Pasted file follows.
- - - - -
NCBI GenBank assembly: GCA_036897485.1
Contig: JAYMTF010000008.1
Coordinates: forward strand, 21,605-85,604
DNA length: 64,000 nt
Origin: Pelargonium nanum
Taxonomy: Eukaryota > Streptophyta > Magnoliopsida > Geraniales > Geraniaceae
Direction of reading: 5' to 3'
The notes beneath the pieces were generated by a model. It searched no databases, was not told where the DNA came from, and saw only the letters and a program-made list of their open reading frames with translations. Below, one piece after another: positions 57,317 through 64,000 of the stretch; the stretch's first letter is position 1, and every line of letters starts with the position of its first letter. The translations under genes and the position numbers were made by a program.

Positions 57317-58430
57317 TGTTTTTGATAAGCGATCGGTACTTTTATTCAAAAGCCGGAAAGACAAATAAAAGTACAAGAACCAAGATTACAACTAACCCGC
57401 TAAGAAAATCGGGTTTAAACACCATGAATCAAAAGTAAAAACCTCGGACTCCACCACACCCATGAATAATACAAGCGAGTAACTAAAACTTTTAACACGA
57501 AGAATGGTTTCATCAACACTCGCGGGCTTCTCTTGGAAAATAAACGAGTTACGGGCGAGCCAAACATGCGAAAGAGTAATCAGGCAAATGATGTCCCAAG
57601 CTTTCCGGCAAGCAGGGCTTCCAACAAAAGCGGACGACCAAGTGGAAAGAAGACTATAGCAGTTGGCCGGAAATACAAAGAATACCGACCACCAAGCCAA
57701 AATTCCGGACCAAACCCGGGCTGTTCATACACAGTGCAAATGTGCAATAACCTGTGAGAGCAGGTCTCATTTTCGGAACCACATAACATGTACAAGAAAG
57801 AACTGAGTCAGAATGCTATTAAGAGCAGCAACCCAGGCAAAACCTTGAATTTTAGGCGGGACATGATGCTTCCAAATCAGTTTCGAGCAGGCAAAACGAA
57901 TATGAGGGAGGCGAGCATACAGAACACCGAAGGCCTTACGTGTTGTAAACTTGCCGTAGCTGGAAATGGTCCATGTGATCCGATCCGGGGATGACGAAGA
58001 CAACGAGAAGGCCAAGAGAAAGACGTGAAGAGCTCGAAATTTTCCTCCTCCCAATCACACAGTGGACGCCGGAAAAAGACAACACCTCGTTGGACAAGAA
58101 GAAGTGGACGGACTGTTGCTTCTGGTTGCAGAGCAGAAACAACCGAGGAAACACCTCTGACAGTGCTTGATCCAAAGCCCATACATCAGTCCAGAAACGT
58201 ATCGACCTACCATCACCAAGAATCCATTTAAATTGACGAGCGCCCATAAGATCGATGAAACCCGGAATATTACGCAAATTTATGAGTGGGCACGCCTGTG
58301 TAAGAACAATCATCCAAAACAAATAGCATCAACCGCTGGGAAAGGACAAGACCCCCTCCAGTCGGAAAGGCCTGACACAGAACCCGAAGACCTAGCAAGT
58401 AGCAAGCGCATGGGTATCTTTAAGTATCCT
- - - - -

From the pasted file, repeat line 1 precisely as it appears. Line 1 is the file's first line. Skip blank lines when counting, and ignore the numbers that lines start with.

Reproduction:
NCBI GenBank assembly: GCA_036897485.1